Dad didn't get the scholarship, and his dreams were shattered. He attended Michigan State anyway, hoping to join the football team as a walk-on. Though he was considered smart and especially good at math, the transcript from his two years at MSU told a different story. It showed no As and some Bs, but mostly it was littered with Cs, Ds, and numerous Fs. Dad left MSU after six semesters, with eighty-one earned credits and a grade point average of 1.78. He went to work as a draftsman in a local manufacturing plant.
Dad showed signs of a drinking problem early. During the summer of 1958, when he was twenty-two years old, he and his buddies spent a few weeks on the west side of Michigan, fishing and drinking. At some point during the summer, Dad returned home with my mother, announcing that they were going to get married. My grandparents were blindsided but offered their support nonetheless. Mom's history was, and continues to be, vague. At twenty-one years of age, she had already been married and divorced. She had given birth to a baby boy who died before reaching one month, never having come home from the hospital.
There was a small civil ceremony. Neither Mom's parents, who were divorced, nor her two brothers were present. The following February, my sister, Darlene, was born. My parents bought a small bi-level home in Utica, Michigan. A small town on the edge of farmland in Macomb County, Utica was struggling to find its footing as an urban, rather than rural, area. The Cold War brought purpose to the region, as Chrysler's Packard Proving Grounds was used for tank testing, and the Utica Nike Site was established to shoot down enemy aircraft in the event that the United States went to war with the Soviet Union. These projects attracted jobs and people and spurred on new residential construction.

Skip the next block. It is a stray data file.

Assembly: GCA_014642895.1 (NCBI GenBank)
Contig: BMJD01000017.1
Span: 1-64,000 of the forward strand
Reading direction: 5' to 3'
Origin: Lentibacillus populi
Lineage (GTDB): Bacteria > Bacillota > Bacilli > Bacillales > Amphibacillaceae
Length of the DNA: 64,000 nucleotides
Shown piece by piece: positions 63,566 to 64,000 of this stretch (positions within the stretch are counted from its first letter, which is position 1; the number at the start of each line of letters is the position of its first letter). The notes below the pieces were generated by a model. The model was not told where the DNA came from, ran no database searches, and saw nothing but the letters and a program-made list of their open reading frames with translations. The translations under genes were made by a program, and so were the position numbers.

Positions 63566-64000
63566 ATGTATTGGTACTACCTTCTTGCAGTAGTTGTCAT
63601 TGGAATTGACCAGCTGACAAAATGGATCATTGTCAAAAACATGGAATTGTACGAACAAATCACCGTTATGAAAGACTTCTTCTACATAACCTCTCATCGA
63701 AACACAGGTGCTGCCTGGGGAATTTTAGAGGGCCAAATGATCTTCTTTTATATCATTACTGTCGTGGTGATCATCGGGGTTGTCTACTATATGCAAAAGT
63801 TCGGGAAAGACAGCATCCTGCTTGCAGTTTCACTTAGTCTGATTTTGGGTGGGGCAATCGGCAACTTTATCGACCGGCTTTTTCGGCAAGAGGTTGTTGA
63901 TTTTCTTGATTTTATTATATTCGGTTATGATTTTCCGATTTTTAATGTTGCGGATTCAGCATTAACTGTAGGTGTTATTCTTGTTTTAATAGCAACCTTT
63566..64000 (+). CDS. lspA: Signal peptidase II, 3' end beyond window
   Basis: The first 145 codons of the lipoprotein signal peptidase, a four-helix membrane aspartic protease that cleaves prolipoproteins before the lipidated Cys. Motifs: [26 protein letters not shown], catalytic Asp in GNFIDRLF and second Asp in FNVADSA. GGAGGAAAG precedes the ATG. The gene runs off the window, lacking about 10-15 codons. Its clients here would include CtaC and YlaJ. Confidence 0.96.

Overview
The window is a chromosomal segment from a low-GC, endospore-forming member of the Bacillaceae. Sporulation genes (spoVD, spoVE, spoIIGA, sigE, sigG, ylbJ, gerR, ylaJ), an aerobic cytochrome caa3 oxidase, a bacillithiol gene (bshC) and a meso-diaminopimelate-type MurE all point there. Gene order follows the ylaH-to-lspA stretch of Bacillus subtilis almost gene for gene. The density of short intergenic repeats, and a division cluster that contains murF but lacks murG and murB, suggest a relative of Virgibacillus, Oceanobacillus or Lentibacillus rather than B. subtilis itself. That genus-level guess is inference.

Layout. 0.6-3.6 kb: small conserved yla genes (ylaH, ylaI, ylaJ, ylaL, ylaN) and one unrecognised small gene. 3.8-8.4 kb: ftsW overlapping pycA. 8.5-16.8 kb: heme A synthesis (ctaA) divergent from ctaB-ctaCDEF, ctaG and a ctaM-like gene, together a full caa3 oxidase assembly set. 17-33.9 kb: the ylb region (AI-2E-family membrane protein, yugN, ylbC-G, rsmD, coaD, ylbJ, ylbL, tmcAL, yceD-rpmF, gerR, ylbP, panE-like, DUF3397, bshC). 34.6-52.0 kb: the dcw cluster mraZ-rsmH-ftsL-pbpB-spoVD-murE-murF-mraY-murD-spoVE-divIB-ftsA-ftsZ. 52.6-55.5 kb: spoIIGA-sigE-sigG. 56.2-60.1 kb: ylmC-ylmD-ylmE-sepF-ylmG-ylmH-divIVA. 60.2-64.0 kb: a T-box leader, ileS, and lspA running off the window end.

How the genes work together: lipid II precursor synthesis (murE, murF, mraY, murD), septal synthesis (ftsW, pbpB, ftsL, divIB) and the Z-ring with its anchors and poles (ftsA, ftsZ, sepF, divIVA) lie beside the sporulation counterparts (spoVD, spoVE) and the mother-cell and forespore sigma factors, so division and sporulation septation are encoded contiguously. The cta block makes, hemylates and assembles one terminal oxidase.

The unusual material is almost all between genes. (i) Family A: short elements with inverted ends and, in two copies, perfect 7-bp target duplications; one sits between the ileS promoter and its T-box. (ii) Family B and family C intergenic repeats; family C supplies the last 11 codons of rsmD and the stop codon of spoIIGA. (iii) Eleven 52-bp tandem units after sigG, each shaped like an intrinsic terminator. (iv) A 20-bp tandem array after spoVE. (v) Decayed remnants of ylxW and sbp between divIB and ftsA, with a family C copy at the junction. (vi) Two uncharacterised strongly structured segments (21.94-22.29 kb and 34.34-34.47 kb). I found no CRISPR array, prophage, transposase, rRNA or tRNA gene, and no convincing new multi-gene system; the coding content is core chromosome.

When Darlene was sixteen months old, my brother, Rusty, was born. He was named Gerald, after my father, but had acquired the nickname 'Rusty' long before I had any idea that it was not his given name. Mom worked nights as a bartender. She and Dad often handed off kids through a babysitter rather than to each other. With their differing schedules, the marriage became more and more estranged. Dad was drinking heavily, Mom was returning home long after her shifts were over, and they blamed each other for their misbehavior. Even so, Mom became pregnant once again, and I was born sixteen months after my brother. By that time, the marriage was virtually over. Mom filed for divorce, and a legal battle ensued during which time Darlene, Rusty, and I spent half the week with Dad at our paternal grandparents' and the other half with our mother in Utica.
Throughout the divorce process, Dad and Mom accused each other of being poor parents. Dad was rebuked for his alcohol abuse; Mom was chided for her relationship with a mysterious man identified as "X" in the divorce documents. In the end, the court determined that they were both unfit parents and awarded legal custody of their three children to the Oakland County Court. Physical custody was granted to my father with the stipulation that we reside in his parents' home and that Grandma would commit to being home full-time to care for us.
Grandma had just hit her stride as an empty nester and was working as a receptionist in the beauty salon at a department store in downtown Oakdale. Her friends told her she was crazy to consider quitting her job to take on the task of mothering three small children. Grandma could not imagine choosing otherwise. Without looking back, she welcomed us into her home, raising us as though we were not her grandchildren, but offspring from her own womb.